That scene replays in slow motion in my head, especially as the water flies through the air toward their table.  In the big scheme of things, it was a stupid thing to do.  If I’d thought logically for even a second, I would have realized the girls hadn’t heard her and there was no need to take further action.  Those people of course followed us as we were leaving the deck and that could have been a much uglier scene than it was.  We finally left and the girls’ only comments were M asking why we were talking to those people and That Blonde answering for me with, “I think our family had a disagreement with theirs.” Bless her innocent heart. Thankfully, they didn’t see or hear much.

I could should have simply walked away and held my head high. Been the bigger and better person rather than crawled around in the figurative gutter with those people.  And if it had been comments directed only at us, I would have been able to do that fairly easily.  My only defense is that it was my first experience with someone directing their intolerance at our children. Also, it caught me completely off guard and I felt a little blind-sided. We weren’t at some kind of political event or anywhere I anticipated that behavior.  We were simply eating dinner on a lake right before we went to watch a fireworks show.

I swore Jodi to absolute secrecy but I had to tell the Labor Coach on the off-chance That Blonde saw more than I thought.  Plus, I felt a little compelled to confess I’d done something that irresponsible while her daughter was in my care.  Though her response was something along the lines of, “That’s the coolest thing I’ve ever heard” and begged me to let her tell people.  I am torn between chagrin over my actions and laughing at the uncharacteristic nature of it all.

The real long-lasting effect, however, has been that anytime I get mad, Jodi now gets to make quips about hoping there isn’t any water nearby.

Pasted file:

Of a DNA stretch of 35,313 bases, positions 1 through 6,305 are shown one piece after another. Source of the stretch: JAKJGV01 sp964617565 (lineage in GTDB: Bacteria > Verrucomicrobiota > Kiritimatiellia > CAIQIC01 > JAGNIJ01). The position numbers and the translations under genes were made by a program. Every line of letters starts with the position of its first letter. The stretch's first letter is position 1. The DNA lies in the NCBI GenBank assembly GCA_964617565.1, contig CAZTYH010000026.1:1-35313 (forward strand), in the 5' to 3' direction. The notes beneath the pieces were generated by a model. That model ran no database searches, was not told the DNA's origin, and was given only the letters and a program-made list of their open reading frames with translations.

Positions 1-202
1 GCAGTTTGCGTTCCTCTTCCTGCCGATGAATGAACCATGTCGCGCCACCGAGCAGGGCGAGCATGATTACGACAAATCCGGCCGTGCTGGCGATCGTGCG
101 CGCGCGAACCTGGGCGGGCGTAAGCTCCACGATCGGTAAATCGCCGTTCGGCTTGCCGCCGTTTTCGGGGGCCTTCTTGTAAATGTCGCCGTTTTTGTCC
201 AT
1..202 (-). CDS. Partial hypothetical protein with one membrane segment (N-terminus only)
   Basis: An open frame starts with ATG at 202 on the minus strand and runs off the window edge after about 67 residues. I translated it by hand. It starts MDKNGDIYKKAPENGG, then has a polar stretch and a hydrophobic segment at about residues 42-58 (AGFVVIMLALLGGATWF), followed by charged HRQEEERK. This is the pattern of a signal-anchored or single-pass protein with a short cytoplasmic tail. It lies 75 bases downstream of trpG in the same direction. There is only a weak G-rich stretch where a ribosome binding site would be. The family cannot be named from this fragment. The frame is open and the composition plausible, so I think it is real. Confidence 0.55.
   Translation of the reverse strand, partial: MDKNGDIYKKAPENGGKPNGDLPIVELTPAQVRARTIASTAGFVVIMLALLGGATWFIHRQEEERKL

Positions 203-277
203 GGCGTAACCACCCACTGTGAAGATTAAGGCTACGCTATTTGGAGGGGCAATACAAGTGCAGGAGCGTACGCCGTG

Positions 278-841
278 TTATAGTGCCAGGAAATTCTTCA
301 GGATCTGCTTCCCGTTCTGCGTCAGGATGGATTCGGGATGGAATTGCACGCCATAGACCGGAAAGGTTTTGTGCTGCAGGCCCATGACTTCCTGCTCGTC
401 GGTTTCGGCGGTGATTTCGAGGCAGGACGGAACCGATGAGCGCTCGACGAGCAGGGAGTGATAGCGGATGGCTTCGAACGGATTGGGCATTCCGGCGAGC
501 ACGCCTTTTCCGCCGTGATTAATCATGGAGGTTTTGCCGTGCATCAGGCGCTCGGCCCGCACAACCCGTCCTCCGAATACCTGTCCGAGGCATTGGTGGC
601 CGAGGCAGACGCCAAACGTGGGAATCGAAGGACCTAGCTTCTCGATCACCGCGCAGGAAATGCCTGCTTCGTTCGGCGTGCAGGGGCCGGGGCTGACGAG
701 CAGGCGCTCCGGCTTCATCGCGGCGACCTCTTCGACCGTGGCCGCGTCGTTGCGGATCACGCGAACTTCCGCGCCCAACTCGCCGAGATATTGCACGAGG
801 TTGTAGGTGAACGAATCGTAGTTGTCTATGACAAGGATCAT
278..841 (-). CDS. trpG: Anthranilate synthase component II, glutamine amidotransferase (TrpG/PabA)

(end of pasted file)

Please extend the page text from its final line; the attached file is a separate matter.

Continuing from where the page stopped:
Posted in Uncategorized | 4 Comments

Repost: Reflections on a Union May 1, 2013

One year ago this morning, it was snowing outside, the ground already covered with a few inches that had fallen overnight, and I was having breakfast at The Buff with my new spouse (technically, ‘party to a civil union’ but *eye-roll*)  and our daughter. As we, and many other couples across the state, celebrate our first anniversary, I thought it would be a good time to revisit one of my favorite posts.   I still don’t think I captured the magic of the night quite adequately enough, but it’s the closest I can get.  Happy Anniversary to our family, and to so many others.


May 1, 2013 approximately 2:00 a.m.

May 1, 2013 approximately 2:00 a.m.

Colorado’s Civil Unions Act went into effect on May 1, 2013. Denver and Boulder County Clerks took the date quite literally and opened their offices to the public at 12:01 a.m. to begin issuing civil union licenses. Jodi is on the Board of Directors for OutBoulder, the local LGBT non-profit organization that coordinated with the Boulder County Clerk for the midnight celebration.  Thus, she was already going to be present and we took the Divine Miss M along to witness history.

We didn’t go that night intending to get our civil union, though Jodi and I had been engaged for over a year.  One night out of the blue, she presented me with a scrapbook, on every page a different theme and pictures from our life together. When I flipped to the last page, I saw the words, “Will you marry me?” I said yes, obviously, as I’m wise enough to know how rare a find she is.  We waited on a ceremony, hoping it would come with not only our own promises of faith and commitment but also legal recognition as well.  When that hope was realized with the passage of the Civil Unions Act in March, we began to talk about when and what kind of ceremony we wanted. We had strongly considered May 1st but we are blessed with family members who quickly informed us they wanted to be present. So, we decided we would wait until late summer or fall so others could attend.